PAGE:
People often cry over the loss of adventure games, but the genre has been alive and kicking ever since their glory days in the mid-90s. People just need to know where to look for them, and subsequently, they need to be willing to try them. The Adventure Company, Telltale Games, and Focus Home Interactive have been making them for years.
Daedalic Entertainment, who many will know from the Sam and Max series and who will be publishing the much anticipated Torchlight II, released the latest entry in the Dark Eye series The Chains of Satinav.
The citizens of Andergast are childishly superstitious, and the poor orphan boy Geron is seen as “cursed” by the entire town. Certainly, he has the supernatural ability to break small objects from afar by using his mind and things do tend to fall apart around him, and often times his decisions make matters worse… and…. okay… maybe he is a little cursed. But that doesn’t stop him from being a good person.
The entire city has become infested with an ominous murder of crows that are causing the citizens to fall into nightmares. Geron, being the town’s birdcatcher, uses this as an opportunity to prove himself in the eyes of the king. But the birds are more than just a migrating cluster. They are signs of the return of a long-dead and wicked seer, and ultimately, the end of the world. Geron’s adventure takes him outside the city where he encounters a Fairy girl named Nuri and together they travel with a talking Raven to stop the world from being lost into darkness.
The storyline is typical fantasy fare, but that’s why we loved it. It was quaint, charming, and held an innocence to it that reminded us of Saturday Morning Cartoon Specials. Chains of Satinav doesn’t have you chopping your enemies to pieces with your broadsword. It doesn’t have you aiming high and center to get your next headshot. It’s simply a tale of a boy and a girl who cling together to help save the world.
For fans of adventure games, Satinav doesn’t stray far from the norm. Left clicking moves your character, picks up objects, and starts discussions with the people around you. You can combine some found objects in your inventory to help solve the game’s puzzles and progress the story.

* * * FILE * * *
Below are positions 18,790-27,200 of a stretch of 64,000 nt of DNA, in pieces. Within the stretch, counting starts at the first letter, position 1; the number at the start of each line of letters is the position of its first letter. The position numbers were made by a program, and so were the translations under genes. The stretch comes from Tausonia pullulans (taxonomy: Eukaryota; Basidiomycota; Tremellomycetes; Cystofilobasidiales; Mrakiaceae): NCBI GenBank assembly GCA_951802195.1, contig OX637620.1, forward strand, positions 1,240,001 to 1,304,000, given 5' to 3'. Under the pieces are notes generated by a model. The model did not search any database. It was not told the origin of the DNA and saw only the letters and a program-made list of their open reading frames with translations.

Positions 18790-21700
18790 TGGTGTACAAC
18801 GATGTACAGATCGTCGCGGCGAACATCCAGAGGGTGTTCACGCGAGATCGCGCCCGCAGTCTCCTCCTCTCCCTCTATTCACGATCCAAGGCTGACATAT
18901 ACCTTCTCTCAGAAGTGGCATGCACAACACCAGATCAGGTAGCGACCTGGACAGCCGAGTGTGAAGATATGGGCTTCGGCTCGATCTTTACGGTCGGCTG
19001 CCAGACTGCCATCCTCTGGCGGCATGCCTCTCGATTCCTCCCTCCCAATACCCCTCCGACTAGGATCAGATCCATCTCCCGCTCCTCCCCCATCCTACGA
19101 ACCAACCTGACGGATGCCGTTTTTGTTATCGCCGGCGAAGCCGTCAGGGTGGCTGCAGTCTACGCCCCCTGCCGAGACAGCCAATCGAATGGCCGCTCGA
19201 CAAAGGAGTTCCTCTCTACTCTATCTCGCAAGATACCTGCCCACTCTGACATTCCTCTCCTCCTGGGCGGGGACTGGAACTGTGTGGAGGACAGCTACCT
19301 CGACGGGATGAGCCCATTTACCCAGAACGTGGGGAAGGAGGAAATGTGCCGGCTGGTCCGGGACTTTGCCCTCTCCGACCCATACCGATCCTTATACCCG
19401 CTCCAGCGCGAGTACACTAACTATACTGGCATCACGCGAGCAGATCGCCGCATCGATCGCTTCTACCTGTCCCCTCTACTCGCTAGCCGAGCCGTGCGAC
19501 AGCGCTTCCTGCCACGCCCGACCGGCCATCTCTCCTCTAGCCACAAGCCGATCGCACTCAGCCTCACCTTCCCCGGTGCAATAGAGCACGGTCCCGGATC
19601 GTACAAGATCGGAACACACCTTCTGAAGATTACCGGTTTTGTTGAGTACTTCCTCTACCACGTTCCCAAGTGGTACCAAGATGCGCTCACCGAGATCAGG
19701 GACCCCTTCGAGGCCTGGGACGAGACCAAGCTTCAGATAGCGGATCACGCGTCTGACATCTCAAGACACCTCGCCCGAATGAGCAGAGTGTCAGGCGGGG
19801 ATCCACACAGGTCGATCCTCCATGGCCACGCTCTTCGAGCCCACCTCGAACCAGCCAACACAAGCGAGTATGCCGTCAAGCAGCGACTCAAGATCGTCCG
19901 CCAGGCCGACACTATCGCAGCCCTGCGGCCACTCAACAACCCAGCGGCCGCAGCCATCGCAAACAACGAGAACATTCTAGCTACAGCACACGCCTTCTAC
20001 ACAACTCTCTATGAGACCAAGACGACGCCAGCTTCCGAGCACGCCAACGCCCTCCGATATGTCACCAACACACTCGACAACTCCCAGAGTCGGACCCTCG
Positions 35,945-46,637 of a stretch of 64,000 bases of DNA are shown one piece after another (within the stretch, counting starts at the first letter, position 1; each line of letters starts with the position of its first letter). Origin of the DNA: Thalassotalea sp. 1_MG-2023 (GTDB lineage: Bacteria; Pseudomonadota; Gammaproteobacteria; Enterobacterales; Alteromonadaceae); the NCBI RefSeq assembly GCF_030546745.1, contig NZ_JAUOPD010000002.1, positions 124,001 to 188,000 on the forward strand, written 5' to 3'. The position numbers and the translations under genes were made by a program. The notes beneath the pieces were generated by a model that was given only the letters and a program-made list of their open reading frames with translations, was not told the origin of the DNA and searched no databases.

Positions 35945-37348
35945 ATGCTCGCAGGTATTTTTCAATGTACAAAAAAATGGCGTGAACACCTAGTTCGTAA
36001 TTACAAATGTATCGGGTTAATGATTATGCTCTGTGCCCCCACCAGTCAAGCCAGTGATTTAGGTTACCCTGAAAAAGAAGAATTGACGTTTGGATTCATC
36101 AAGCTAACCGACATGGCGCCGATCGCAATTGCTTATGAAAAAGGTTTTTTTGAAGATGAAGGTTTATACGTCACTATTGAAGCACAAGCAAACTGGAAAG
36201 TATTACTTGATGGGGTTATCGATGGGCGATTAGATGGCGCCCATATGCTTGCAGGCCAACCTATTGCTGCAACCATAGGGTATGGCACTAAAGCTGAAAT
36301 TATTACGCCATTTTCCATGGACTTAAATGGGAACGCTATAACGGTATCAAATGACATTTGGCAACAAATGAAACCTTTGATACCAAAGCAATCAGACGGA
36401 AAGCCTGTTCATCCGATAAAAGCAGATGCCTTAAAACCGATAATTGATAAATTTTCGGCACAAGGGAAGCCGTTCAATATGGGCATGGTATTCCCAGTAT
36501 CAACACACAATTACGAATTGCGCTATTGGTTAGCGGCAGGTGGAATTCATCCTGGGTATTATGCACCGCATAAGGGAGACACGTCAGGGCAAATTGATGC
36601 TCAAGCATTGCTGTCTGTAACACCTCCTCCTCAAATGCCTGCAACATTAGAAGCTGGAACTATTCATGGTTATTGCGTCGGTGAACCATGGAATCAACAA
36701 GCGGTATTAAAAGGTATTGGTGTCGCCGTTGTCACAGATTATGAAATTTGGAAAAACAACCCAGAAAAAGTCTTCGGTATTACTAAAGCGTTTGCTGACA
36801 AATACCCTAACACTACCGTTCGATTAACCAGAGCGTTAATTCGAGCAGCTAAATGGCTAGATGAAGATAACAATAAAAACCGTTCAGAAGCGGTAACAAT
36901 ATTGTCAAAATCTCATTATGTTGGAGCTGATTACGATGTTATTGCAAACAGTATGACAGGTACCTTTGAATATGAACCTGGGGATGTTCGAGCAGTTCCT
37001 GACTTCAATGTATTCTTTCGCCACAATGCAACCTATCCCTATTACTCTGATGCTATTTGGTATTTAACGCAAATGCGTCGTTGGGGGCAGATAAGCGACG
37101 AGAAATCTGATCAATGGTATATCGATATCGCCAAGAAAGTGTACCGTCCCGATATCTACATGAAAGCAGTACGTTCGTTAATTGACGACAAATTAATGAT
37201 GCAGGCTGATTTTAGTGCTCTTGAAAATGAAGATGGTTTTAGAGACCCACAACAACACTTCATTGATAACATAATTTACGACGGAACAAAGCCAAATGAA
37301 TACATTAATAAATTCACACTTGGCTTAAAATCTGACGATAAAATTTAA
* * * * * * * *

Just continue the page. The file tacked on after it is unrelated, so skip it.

The puzzles weren’t particularly taxing, which we didn’t mind so much. But hardcore adventure fans might find this one too easy. The game does a great job of only supplying objects you need within the near future. There are no odd solutions to the puzzles like “combine rat you just found with shovel you picked up 2 minutes into the game to replace the minute hand on clock to open secret door.” That’s not to say you’ll breeze through it. It’s just that the puzzles and the story are more youth-friendly, which, again, we didn’t mind so much.
In terms of visuals, each set is beautifully decorated with painted fantasy scenes worthy of becoming a desktop background. While gorgeous as still images, the style doesn’t lend itself as well to animation and mouth syncing as a more traditional cartoon would. And though a few voice actors delivered their lines appropriately, others fell short of the mark and created a few wince-worthy moments.
The sound effects are pretty typical for an adventure game and what little soundtrack was present was soothingly fitting for the setting. In fact, we wished there was more of it.
But aside from our few negative points, we couldn’t help but be won over by Chains of Satinav’s charm. It was a wonderful contrast to the typical games we get to review here at Elder-Geek.com. The characters are all brimming with personality. The lengthy story combined with the game’s puzzles will take you a few evenings to play through. With the cinematic level of imagery, you can either enjoy it alone, or try to solve the puzzles with a loved one. The sincere storyline is appropriate for both the young and the young at heart. For those who miss classic adventure games, Chains of Satinav is worth checking out. When you’re done, you’ll wonder if it’s 1996 again.
- Name: The Dark Eye – Chains of Satinav
- Available on: PC
- Price: $29.95
- Developed by: Daedalic Entertainment
- Published by: Daedalic Entertainment / Deep Silver
- Release date: June 22, 2012
- Elder-Geek Score: 4 out of 5 / Worth Buying